Val is one of the original FRIENDS kids. She went to her first FRIENDS conference with her family when she was 13 years old.Val recalls being nervous and not really wanting to go, but her private therapist (Kristin Chmela) had recommended it and Val’s mom really wanted to go. The first conferences were only with 20 people and the evening activities were at someone’s home for a pool party.

Listen in as Val shares the unique perspective of having grown up with FRIENDS and seeing the organization grow and evolve into the national association it is now. Val shares how one year she and her brother actually chose a FRIENDS conference and gave up a promised trip to Disney World.

Val also shares how that same early conference in D.C. did not yet have a teen room for the kids to hang out together. She recalls all of the teens, girls and boys, hanging out in a large women’s bathroom at night, talking and playing card games.

We also discuss Val’s early speech therapy (a lot of it!), family involvement, sibling experience, courage, fears and worries about judgement.

I met Val at my first FRIENDS convention in 2008, and she has been an inspiration. Feel free to leave comments for Val or Pam. Feedback is a gift!

The podcast safe music used in today’s episode is credited to ccMixter.

Episode 43 features Elaine Saitta, who hails from Seattle, Washington. She has been an active member of the National Stuttering Association (NSA) for many years. She has held several NSA positions such as Chapter Leader, Regional Chapter Coordinator, Board of Directors member, and Executive Director.

Elaine is a SLP in the Seattle school system and also works in private practice with children who stutter. She coordinates a teen support group as well as youth and adult workshops locally and nationally.

She believes in being open about her stuttering and educating others. But that wasn’t always the case! Like many people who stutter, Elaine was covert for a long time. Even though her stutter was mild, she was always very embarrassed and felt shame. She shares that she didn’t have the tools to talk about stuttering and her feelings.

Listen in as we talk about how and what changed for Elaine. Meeting other people who stutter had a profound affect on her perspective and her very sense of self. Elaine also shares  “the conversation”  she always wanted and needed to have with her dad. And she talks about the journey and how she arrived at acceptance.

We wrap up with how being more open to life’s experiences in general can broaden one’s life. I prompt her to share her recent solo journey to China and how letting go of fear enabled that. How powerful those four words are – letting go of fear!

Speaking of that, Elaine was recently featutred on NPR in Seattle to raise awareness on stuttering! Check it out here!

Feel free to leave comments or just let Elaine know what a great job she did. Feedback is a gift!

Credit for the music clip “Echoed” used in this episode goes to ccMixter.

Episode 34 features Patrice Nolan, who hails from Bennington, Vermont. Patrice and I have been good friends since meeting at a NSA conference several years ago. We realized we only lived about an hour from each other, and have visited each other many times over the last several years.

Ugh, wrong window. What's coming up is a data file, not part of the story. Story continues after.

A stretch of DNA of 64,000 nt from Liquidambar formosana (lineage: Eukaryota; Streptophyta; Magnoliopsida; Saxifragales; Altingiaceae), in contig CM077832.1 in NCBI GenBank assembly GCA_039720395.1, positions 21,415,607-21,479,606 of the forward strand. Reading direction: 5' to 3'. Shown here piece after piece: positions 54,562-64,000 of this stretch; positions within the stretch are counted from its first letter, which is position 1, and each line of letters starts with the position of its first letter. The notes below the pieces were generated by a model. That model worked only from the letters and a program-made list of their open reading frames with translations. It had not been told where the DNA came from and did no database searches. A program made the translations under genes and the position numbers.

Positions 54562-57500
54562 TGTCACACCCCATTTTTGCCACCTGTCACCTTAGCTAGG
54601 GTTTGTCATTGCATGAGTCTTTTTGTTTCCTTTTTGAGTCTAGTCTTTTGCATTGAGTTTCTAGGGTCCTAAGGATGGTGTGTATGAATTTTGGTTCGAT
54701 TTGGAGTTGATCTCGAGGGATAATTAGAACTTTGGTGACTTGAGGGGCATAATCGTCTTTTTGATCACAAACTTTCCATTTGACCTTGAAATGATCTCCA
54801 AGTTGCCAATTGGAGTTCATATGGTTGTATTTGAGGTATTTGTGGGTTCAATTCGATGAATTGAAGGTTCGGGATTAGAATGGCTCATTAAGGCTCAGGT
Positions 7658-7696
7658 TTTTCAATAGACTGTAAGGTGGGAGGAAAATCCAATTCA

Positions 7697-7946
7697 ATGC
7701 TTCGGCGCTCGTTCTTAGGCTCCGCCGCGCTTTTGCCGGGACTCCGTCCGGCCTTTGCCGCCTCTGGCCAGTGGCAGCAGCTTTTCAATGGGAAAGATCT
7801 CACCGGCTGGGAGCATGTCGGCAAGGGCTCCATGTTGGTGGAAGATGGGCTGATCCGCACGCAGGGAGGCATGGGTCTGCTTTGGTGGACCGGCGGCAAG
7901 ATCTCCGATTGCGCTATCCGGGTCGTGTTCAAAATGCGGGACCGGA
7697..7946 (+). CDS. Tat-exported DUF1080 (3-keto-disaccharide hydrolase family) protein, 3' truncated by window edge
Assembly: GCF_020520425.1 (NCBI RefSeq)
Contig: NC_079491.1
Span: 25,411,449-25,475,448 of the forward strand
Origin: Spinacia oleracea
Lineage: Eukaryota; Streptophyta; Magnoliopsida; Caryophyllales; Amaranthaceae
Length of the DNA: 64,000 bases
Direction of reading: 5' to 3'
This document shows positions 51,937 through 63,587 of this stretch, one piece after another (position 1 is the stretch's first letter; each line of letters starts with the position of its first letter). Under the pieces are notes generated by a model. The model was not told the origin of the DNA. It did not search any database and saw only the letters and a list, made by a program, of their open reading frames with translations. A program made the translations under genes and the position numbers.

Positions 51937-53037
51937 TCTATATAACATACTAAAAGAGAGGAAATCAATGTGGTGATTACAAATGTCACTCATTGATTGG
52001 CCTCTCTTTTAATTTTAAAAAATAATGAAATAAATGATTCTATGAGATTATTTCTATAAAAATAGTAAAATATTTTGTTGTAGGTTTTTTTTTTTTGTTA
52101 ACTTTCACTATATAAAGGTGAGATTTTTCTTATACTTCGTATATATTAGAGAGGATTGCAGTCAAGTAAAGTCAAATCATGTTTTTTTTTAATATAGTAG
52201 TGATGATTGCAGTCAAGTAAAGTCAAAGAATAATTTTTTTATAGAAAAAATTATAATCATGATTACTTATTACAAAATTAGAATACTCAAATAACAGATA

Patrice has been a Speech Language Pathologist (SLP) in the Vermont and Massachusetts schools for 33 years. She is also a certified teacher for the hearing impaired. Throughout her career as a SLP, she has kept her stuttering hidden. Until attending her first NSA conference, Patrice didn’t even realize what covert stuttering was, despite being in the speech field.

Join us as we discuss what Patrice refers to as her covert career and how she has managed to pull that off as a SLP. She shares honestly about how much energy she has spent on avoidance and rehearsal, her main techniques to appear fluent. We discuss how listening can be compromised when constantly rehearsing what she is going to say.

Patrice also shares about her first therapy experiences as an adult, which she refers to as “The Other Side of the Table.” And we discuss a TV program that Patrice loved as a kid. It may have been the first weekly television program that featured a regular character who stuttered, depicted positively.

This was a great conversation with a friend, who realized that it was not as hard as she thought to share her story. Feel free to leave comments or ask questions or just let Patrice know what a great job she did.

Credit for the podcast safe music clip “Echoed” goes to ccMixter.

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© Pamela A Mertz and Make Room For The Stuttering, 2009 - 2020. Unauthorized use and/or duplication of this material without express and written permission from this blog’s author and/or owner is strictly prohibited. Excerpts and links may be used, provided that full and clear credit is given to Pamela A Mertz and Make Room For The Stuttering with appropriate and specific direction to the original content. Same protection applies to the podcasts linked to this blog, "Women Who Stutter: Our Stories" and "He Stutters: She Asks Him." Please give credit to owner/author Pamela A Mertz 2020.